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Posts Tagged ‘Peter Kaplan’

Hearst Sees a Future in the Tablet While Patch Struggles in New Rochelle, Plus Other News of the Day

- Fresh off the announcement that Women’s Wear Daily will bring on New York Observer reporter John Koblin to cover media, Fairchild editorial director Peter Kaplan spoke with the Village Voice about the future of WWD. It sounds like they want to walk a fine line, heading into the future. “I think we have two readerships here: one of them is a deep industry, deep trade intelligencia that has been reading WWD for 100 years, and there’s another readership that John Fairchild stoked to a very very high level that’s the civillian readership that cares about media, and society, and style, aside from the one that cares about retail and fashion, and I hope we’ll be speaking to them as well.”

- It’s exciting day when you finally launch a new site, but for AOL Patch’s New Rochelle edition, it has brought on a total headache. The other local site in town has cried plagiarism as the Patch site reportedly lifted a photo from Talk of the Sound’s website. Talk of the Sound’s managing editor Robert Cox has asked for Patch editor Allison Esposito to take the photo down, and as far as I can tell, Esposito has. Of course, there’s also the small accusation that Esposito isn’t exactly the objective journalist Talk of the Sound had hoped for. That’s a bad first week.

- Nielson has added a new feature to its ratings repertoire, and it could provide some transparency to marketing campaign’s effectiveness. It’s cool if it’s true, but who knows if it will actually work. “This is a major step forward for both Nielsen and our industry,” said Nielsen’s president of media products Steve Hasker. “This new system will provide marketers with a better understanding of their ROI, and will give media companies a much needed tool to prove the value of their audiences.”

- Here’s another view of the future of media. Hearst’s CEO Frank Bennack says it’s all about tablets, and forget the paywalls. Mashable’s Lauren Indvik covered Bennack’s speech at the IAB Mixx Conference & Expo, writing, “Unlike Internet users, who have come to expect access to premium media content for free, users of devices like the iPad are being conditioned to pay for subscriptions and individual pieces of media content. Tablets also offer advertisers greater value beyond display advertising, such as in-app e-commerce integration. Eventually, Bennack said, Hearst will sell products directly on advertisers’ behalf, though it will ‘still very much be in the business of helping our advertisers sell their businesses.’”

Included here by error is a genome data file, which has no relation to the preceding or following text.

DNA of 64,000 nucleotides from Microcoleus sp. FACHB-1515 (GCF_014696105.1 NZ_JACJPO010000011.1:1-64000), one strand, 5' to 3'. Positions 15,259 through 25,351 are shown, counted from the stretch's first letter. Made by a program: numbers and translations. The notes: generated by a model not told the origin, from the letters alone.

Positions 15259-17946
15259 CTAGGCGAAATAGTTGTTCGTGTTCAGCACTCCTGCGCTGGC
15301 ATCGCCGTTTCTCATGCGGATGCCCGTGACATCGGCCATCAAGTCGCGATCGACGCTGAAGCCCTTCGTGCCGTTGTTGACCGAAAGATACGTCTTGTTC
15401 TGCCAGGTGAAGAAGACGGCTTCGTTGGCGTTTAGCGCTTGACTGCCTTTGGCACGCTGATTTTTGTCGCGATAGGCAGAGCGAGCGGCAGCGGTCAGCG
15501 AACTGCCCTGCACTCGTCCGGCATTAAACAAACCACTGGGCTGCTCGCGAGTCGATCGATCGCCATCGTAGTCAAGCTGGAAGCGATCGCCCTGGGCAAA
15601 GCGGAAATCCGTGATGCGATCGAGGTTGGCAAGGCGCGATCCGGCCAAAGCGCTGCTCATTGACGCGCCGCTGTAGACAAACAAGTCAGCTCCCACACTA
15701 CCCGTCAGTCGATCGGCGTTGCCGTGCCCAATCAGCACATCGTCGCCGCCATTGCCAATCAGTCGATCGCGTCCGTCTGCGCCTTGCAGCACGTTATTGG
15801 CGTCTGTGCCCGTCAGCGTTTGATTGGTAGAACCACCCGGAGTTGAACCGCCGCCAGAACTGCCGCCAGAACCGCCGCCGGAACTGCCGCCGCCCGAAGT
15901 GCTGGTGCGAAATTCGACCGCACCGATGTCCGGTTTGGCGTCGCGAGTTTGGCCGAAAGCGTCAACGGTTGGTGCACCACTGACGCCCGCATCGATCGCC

Photo by enviziondotnet

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A Glut of Media Reporter Resignations

Ever want the opportunity to follow in a star’s footsteps? Well you might well soon get the chance as two large organizations lost media reporting studs (does that exist) today. Both AOL and New York Observer learned that their star reporters are stepping away for new projects elsewhere.

First, AOL, which learned that media reporter Jeff Bercovici will join the new blogging platform at Forbes. A huge loss for AOL, which has attempted in recent years to bring on high-profile journalists in an effort to legitimize its reporting.

The other media reporter deciding to call it quits at his old job is the Observer‘s John Koblin, who plans to join his old editor, Peter Kaplan, over at Women’s Wear Daily. He’ll be running the Memo Pad, which the Village Voice says has had “some bigger-ticket media industry reporters over the years.”

“The Observer was my first job out of school, and I’ve had the best time here,” said Koplin to the Village Voice. “WWD is a fantastic source for media coverage, and I can’t wait to join their team. Also! It’s gong to be a lot of fun to work in an office with Peter Kaplan again.”

It’s a good time to be a media reporter looking for that next gig. Get the resume ready.

Photo by timsnell

Moving On Over?

biz031a.jpgGuess what, no one was fired today! Rather should we say that no one at the New York Observer was fired today. Instead longtime editor in chief, Peter Kaplan, has decided to leave his post at the Observer. Though he says it’s to spend more time with his family, rumors are circulating that he’s heading over to Conde Nast to take over the role of executive editor at Conde Nast Traveler. Of course he told WWD it’s because he needed a life.

“Editing a weekly newspaper and a daily Web site is consuming enough so that if you want to think about abstract or new models, it becomes impossible.” Kaplan said. “I made up my mind that I wanted to see if I could squeeze out another act in my career.”

Of course WWD still needed a scoop to interest readers, so they mixed in some idle industry gossip. Some of those juicy bits include the following: Observer owner Jared Kushner maybe looking to get rid of the paper; Kaplan was unhappy with the direction of the paper&#151less long features and more of a push to break news online first&#151and was looking for an out. None of these rumors are verified by Kaplan though.

What we do know is that some editors had their salaries cut by five percent over the last couple of weeks and there have been layoffs in accounting and payroll departments recently, a source confirmed.

If Kaplan is moving from the Observer to Conde Nast Traveler, we’d like to think this is very good news. First it means that jobs are still available in the industry and second, industry veterans are landing on their feet. I say this is a yay for publishing all around!